Legislative Updates for September 2018
Current and forthcoming minimum hourly wage rates. For more information, visit: The Government of Canada website.
Update on implementation of Medicare Protection Act measures. Measures to protect patients in BC from extra billing for medically necessary treatments under Bill 92 will come into force October 1, 2018. Under this bill, provisions applicable to diagnostic services will come into effect April 1, 2019 following a six month extension. Patients who were extra-billed will have the option to be refunded by the Medical Services Commission. Source: The Government of British Columbia website.
Employment Standards Code changes. Alberta’s new Employment Standards Code came into effect January 1, 2018. Changes to existing laws include: leave eligibility, compassionate care leave, maternity/paternal leave, rest periods, compressed work weeks, deductions, minimum way, deductions, minimum wage, overtime, general holiday and general holiday pay, vacations and vacation pay, termination and temporary layoffs, and youth employment. For more information, visit: The Government of Alberta website.
Ontario increasing mercury disability benefits. Payments frozen since 1985 will be retroactively indexed to inflation. Ontario is taking action to ensure people who receive mercury disability payments are properly compensated by retroactively indexing payments to the rate of inflation. Source: The Government of Ontario website.
WSIB Premium Rate Savings to help employers boost economy. Elimination of unfunded liability ensures sustainable and accountable system. Ontario’s government for the people and the Workplace Safety and Insurance Board (WSIB) announced that premium rates for employees will be sharply reduced due to the elimination of the WSIB’s insurance funds unfunded liability. By eliminating the unfunded liability, the WSIB will be able to cut the average premium rate for employers by almost 30%, starting January 1, 2019. This will help employers save money, increase investment and create more jobs, resulting in a 1.45 billion dollar injection into the Ontario economy. Source: The Government of Ontario website.
Modification of the Hearing Aid Program. On Sept. 20, 2018, amendments to the Hearing Instruments and Insured Services Regulations came into force. For more information, visit: The Government of Quebec Website.
Permanent ostomy appliances. From October 1, 2018, the Assistive Device Program Ostomy will change. The eligible person who qualifies for the plan is entitled to a lump sum of 700 per ostomy to cover, at least in part, the cost of the necessary equipment. Thereafter, every year, on the anniversary of the surgical procedure, this person will be entitled to a lump sum of 700 per ostomy to cover, at least in part, the replacement cost of the equipment. If you have private insurance as your insurer the difference between the total cost of the equipment and the reimbursement granted by the Regie may be covered. Source: The Government of Quebec Website (opens as PDF).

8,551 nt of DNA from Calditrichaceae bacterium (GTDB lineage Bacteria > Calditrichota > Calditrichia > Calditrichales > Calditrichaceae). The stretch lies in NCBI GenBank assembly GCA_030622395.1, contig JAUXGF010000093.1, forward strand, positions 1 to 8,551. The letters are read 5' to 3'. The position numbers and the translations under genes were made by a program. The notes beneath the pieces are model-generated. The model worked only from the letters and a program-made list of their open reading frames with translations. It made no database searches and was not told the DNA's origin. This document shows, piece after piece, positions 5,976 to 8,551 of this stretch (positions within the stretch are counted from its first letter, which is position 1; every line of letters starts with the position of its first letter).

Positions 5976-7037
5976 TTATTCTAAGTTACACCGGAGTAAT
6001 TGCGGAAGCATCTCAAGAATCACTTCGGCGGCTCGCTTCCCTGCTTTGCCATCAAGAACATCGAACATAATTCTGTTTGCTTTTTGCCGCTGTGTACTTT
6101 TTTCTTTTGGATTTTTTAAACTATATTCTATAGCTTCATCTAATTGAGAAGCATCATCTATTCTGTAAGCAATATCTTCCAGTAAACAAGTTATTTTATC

New guideline released on sexual harassment. The New Brunswick Human Rights Commission released an updated Guideline on Sexual Harassment to highlight Respectful Workplace Week 2018 and as part of its ongoing mandate to promote human rights through educations resources and programs designed to eliminate discriminatory practices. The guideline is based upon relevant decisions by boards of inquiry, tribunals and courts and addresses topics that are relevant to the duties of employers and service providers. It includes examples and explanations of what constitutes sexual harassment, quid pro quo, poisoned work environment, signs of unwelcomeness and intersectional sexual harassment. Source: The Government of New Brunswick website.
More leave time for Nova Scotia employees and their families. The Government is making changes to the Labour Standards Code to provide employees with more time to support and care for their families. The changes, introduced September 13, enhance combined pregnancy/parental leave, parental leave and caregiving leave. This aligns with recent federal changes to employment insurance benefits. The proposed changes will also create a new 16 week critically ill adult care leave and provide a broad definition of family member, to include persons who are like family, for both critically ill child and adult caregiving leaves. These proposed changes will come into effect on royal assent should the proposed bill be passed in the legislature. For more information, visit: The Government of Nova Scotia website.
Enhancements to the Canada Pension Plan and the Quebec Pension Plan (effective January 1, 2018). Employees will receive higher benefits as they make higher contributions. This change is the result of the legislative changes made by the Federal government to the Canada Pension Plan and by the Quebec government to the Quebec Pension Plan. The enhancement will increase CPP retirement, disability and survivor’s pensions, depending on what employees receive. For more information, visit: The Government of Canada website and Benefits Canada.
On 1 September, 2018, a new social security agreement between Poland and the Gouvernement du Quebec came into force. The agreement is in addition to the other 36 agreements signed with various countries across the globe. Therefore, individuals who contributed to a pension plan under the Polish social security system will benefit from Retraite Quebec’s assistance when applying for their retirement pension. Furthermore, individuals who were temporarily seconded to work in Poland will not be required to pay social security contributions under both the Quebec Pension Plan and the pension plan in Poland. Source: The Government of Quebec website.